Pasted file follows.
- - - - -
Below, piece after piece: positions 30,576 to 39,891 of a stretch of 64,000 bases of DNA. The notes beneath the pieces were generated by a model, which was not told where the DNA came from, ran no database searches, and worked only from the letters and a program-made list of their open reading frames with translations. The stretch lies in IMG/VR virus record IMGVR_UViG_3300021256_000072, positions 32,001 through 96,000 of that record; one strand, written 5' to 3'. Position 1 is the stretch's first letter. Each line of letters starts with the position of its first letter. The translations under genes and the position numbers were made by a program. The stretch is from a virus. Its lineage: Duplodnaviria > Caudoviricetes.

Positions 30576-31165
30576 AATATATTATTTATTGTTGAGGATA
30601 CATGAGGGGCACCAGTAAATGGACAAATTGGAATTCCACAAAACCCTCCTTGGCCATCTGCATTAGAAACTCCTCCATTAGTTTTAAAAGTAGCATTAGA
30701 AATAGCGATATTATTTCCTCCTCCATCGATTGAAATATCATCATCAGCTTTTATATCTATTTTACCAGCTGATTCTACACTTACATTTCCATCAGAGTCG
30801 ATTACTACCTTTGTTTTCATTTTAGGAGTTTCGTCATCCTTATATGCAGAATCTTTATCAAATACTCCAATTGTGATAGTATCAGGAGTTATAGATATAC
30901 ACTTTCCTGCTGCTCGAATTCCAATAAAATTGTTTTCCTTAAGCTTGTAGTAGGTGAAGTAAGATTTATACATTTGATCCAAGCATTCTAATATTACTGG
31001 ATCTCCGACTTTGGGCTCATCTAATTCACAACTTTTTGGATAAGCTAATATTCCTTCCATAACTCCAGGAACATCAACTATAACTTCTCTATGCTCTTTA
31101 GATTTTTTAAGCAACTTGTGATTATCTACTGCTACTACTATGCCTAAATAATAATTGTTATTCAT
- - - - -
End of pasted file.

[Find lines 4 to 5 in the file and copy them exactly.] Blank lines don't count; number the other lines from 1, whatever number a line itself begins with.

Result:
30601 CATGAGGGGCACCAGTAAATGGACAAATTGGAATTCCACAAAACCCTCCTTGGCCATCTGCATTAGAAACTCCTCCATTAGTTTTAAAAGTAGCATTAGA
30701 AATAGCGATATTATTTCCTCCTCCATCGATTGAAATATCATCATCAGCTTTTATATCTATTTTACCAGCTGATTCTACACTTACATTTCCATCAGAGTCG